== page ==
However, co-witnessing with MBUS sights on the AR and using it with a 3x magnifier on a M&P 15/22 required a riser mount. UTG riser mounts are usually recommended with the TRS-25 when purchasing online. Following the recommendations, I bought the UTG 3-Slot Riser Mount for around $11.
It’s a nifty mount and allowed for an absolute co-witness. Not once did the mounting system come loose even between different rifles.
The Bushnell TRS-25 red dot sight has 11 illumination settings. They are on the bright side which is favorable for fast target acquisition. It is hard to pick up on white targets in bright, sunny conditions and obviously performs extremely well on dark objects, the terrain, and moving targets.
The illumination knob earns major brownie points with me as it’s not stiff nor too easy to rotate. I appreciate the ease of use of illumination knobs particularly the ability to rotate past the off setting (0) to max illumination.
The only drawback about the illumination is that it’s too bright in the dimmer intensities for my liking. To my eyes, there was very little difference between intensities 1-4, and this is a disadvantage for lowlight use.
Optical Quality & 3 MOA Dot
On average, most budget optics will not have FMC (Fully Multi-Coated) coatings. This remains true for the Bushnell TRS-25 as it only has MC (Multi-Coated) coatings. It has requisite optical quality for use in normal conditions.
Though not disclosed, I did observe a blue/green tint to the color fidelity. It’s not overly distracting but is noticeable. With one eye closed, it does make things look a little darker.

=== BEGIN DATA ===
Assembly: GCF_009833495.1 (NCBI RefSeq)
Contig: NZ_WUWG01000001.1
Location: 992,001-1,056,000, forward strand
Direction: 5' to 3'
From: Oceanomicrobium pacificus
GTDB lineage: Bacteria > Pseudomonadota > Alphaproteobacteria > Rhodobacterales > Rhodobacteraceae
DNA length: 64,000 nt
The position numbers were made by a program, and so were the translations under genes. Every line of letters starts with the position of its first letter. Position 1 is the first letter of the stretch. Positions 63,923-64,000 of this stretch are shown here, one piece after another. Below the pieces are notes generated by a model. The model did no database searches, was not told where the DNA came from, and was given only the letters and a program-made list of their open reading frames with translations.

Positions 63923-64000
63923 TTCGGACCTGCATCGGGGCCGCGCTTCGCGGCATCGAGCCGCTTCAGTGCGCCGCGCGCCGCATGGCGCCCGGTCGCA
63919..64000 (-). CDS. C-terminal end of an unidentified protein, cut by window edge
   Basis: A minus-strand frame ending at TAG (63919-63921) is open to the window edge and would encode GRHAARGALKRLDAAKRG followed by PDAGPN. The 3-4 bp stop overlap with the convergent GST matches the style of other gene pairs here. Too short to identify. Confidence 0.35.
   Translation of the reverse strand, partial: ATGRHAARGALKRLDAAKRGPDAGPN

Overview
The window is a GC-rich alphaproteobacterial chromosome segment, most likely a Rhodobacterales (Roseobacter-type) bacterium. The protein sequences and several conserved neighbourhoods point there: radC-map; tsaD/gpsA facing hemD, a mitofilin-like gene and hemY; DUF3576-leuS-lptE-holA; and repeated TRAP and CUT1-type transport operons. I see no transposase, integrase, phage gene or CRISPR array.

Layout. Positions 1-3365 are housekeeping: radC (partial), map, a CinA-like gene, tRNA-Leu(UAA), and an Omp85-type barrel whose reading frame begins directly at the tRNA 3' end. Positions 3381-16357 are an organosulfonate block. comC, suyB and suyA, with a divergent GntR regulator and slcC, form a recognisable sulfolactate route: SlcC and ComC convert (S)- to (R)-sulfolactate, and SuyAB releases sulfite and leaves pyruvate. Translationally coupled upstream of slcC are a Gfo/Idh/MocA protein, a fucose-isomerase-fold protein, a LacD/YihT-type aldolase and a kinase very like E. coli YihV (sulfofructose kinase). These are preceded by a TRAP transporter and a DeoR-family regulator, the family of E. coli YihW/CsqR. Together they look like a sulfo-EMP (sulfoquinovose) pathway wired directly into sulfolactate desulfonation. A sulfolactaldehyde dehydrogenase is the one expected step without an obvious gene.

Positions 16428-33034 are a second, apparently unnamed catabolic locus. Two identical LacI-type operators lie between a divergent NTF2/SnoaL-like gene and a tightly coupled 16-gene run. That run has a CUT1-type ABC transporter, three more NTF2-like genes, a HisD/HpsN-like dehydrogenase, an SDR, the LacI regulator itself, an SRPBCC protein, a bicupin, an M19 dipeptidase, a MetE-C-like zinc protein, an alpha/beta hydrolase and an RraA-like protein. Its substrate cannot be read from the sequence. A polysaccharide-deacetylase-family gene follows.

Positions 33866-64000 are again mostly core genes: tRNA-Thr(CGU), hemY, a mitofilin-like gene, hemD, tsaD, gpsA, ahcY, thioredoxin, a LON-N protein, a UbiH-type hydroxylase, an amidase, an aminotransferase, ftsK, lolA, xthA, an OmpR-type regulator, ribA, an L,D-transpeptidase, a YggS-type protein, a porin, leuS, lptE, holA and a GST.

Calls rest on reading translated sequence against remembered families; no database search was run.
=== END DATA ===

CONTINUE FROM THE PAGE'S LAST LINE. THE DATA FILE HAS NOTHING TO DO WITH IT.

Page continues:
The 3 MOA dot size does make a difference as it’s slightly easier to see and pick up for faster shots on moving targets.
Extended Battery Life
The Trophy TRS-25 takes a CR2032 battery and is included in the box. It cannot compete with longer-lasting alternatives like that of the field tested Vortex Crossfire, Sig Sauer MSR, or the Holosun HS403B. However, the TRS-25 is much more affordable.
The TRS has Bushnell’s Extended Battery Life technology, and it’s supposed to last 5,000+ hours. I’ve left it on max 11 illumination for at least a week, and every time I’ve come back to it, it’s bright and strong – no glitches or disappearing dot.
Changing out the battery a couple times a year is not convenient for the home defense or duty weapon but is an acceptable compromise for the range or varmint rifle that it’s well suited to.
Even so, it would be wise to keep a spare in your gear and not depend on it staying consistently on during non-use.
Should Wear Glasses